It’s important to remember both the left and the right have anti-scientific tendencies

    Indeed. The crops and people of the USSR suffered as Stalin extolled the “science” of Trofim Lysenko over traditional genetics – which was ignored for not obeying the laws of Marxists Dialectics…

  27. #27 blf
    June 4, 2007

    … a lefty who has gone over the deep end, on what appears to be suspicions of a conspiracy to further defraud and hurt poor countries using global warming science.

    I ran into someone a few weeks back who seems to fit this description rather well. I (inadvertently) started his ranting by asking what airline that flies between mainland Europe and Ireland does the most to minimise its AGW impact. The guy quickly went off the overcrowded deep end, calling AGW a fraud blah blah blah. After some probing, it turns out the guy is involved with some NGO projects in parts of central Africa, and thinks AGW is a plot to prevent “Africa” from exploiting its reserves of coal and oil to generate much-needed electricity.

  28. #28 Lab Lemming
    June 4, 2007

    Has anyone looked at crankery from a psychological/ self-identity point of view? It seems that if you look at the behavior, and not the pathetic arguments used to justify it, that the following may be a trend:

    A person puts up an unusual or interesting opinion distinct from the mainstream- possibly thought through, possibly not. (Why? individuality? Attention seeking? I have no idea)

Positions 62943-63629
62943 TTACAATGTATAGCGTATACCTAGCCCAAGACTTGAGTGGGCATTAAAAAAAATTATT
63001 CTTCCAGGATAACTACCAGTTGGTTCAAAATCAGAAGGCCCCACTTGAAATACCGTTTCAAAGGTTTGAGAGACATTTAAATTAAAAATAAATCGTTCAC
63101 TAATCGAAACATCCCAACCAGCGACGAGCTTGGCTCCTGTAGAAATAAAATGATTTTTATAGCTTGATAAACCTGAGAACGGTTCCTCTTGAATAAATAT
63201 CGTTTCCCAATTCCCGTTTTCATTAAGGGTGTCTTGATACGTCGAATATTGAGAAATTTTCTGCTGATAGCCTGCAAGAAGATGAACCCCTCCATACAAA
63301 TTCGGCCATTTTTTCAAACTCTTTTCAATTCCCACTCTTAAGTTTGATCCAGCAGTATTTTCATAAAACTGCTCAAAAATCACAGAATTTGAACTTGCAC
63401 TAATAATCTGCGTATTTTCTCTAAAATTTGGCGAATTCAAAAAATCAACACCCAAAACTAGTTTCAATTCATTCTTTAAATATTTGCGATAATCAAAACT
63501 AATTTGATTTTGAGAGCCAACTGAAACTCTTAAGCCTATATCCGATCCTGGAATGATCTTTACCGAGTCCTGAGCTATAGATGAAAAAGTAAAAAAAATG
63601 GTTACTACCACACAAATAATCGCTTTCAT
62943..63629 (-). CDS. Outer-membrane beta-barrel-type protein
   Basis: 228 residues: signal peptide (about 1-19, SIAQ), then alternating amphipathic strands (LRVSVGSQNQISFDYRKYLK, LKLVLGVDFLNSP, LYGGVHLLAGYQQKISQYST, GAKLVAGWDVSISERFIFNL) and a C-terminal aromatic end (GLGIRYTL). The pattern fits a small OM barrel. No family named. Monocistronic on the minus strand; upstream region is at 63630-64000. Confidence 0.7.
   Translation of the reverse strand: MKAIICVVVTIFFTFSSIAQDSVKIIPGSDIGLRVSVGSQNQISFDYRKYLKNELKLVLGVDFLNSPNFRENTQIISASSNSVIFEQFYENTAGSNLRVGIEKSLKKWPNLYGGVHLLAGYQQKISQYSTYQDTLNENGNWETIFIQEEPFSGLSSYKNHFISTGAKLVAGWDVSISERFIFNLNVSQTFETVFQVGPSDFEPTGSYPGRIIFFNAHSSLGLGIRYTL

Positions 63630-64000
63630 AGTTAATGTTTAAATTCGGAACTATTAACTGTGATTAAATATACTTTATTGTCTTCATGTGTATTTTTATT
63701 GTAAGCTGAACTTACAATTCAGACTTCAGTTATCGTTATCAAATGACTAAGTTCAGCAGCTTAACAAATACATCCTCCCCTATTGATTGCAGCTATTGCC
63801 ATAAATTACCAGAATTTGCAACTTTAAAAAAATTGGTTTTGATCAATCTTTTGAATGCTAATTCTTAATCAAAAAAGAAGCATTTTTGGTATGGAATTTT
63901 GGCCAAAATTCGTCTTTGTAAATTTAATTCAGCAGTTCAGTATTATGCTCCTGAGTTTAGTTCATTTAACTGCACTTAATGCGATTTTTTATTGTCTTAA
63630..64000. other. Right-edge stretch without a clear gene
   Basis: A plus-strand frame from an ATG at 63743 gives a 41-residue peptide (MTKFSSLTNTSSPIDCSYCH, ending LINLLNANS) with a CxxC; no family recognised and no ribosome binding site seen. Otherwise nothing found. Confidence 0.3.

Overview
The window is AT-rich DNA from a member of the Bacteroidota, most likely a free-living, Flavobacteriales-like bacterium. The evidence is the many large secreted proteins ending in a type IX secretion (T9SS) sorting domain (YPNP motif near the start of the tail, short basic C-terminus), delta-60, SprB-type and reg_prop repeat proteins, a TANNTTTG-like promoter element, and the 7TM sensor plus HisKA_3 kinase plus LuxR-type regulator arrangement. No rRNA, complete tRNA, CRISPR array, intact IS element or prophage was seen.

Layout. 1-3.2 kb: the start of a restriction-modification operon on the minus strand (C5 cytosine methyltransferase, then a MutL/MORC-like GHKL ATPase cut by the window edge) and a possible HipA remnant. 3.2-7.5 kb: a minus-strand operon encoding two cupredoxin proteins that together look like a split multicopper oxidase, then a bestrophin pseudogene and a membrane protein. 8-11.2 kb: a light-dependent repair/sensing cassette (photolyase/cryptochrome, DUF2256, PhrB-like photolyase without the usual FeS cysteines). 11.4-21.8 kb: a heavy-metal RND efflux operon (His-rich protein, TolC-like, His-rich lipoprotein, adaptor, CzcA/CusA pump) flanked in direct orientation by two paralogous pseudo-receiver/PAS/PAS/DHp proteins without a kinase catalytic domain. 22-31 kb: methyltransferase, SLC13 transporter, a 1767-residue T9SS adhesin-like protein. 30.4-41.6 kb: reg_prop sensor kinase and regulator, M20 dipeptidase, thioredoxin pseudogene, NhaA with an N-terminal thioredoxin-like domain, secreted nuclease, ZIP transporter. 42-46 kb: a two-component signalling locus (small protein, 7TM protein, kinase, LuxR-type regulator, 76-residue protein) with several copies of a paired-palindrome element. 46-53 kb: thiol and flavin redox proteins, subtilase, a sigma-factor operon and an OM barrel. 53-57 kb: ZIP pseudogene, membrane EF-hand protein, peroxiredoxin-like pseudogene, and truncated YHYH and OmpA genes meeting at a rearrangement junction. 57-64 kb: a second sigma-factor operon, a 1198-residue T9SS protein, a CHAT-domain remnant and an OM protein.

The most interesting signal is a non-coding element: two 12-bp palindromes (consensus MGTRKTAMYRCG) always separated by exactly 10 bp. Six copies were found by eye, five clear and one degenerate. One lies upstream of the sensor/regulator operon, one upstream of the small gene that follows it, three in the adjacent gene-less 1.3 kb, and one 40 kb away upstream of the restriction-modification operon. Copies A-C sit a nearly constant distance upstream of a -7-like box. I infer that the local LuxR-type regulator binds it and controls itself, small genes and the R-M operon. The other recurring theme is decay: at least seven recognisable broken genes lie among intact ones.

A mischief maker promotes this idea, giving the proto-crank (a knob?) positive affirmation.

    The crank uses that affirmation as feedback to continue his trajectory away from the realm of common opinion.

    After a few cycles, the positive affirmation becomes less ingrained, but te behavioral pattern is set. Like gambling, the hope for occasional reward override common sense.

    While this is obviously rampant speculation (crankery, even?), I think that it is a better approach than trying to analyse crank arguments, because the arguments don’t exist- they are transparent ad hoc excusism for a predetermined position.

  29. #29 Corwin
    June 8, 2007

    I’ve not paid much attention to the global warming debate;I’ve had higher priorities with my time.I am amused by the credentials of the alarmists.Probably,the best investment of my time is to pay attention to Freeman Dyson.I’ll put in more time and get back to you.Still denial is endemic.I don’t comment unless I have enough knowledge to read something critically.Something more people should do.

  30. #30 Karl
    June 8, 2007

    “they must seek to distract their critics with a barrage of new allegations.”

    Do the newness of the allegations make them inherently wrong.

    Much of this reads like religious discourse.

    I think the rhetorical analysis is interesting, but to me, an agnostic on the issue, the rehtorical techniques are much more evident on the warming side, and were what piqued my suspicions.

    “I think my favorite part about the idea that this is all a conspiracy by ‘grant-farming’ climatologists is the idea that if global warming didn’t exist, they’d be out of a job.”

    Fewer grants doesn’t mean out of a job. Look into drug company practices to influence results.

    If the “science” found forcing, but miniscule, the grants would drop off. The more alarming, the more profitable.

  31. #31 Dave Surls
    June 9, 2007

    “at best the proxy climate record goes back about 1 million years.”

    Total hogwash.

    100% not true.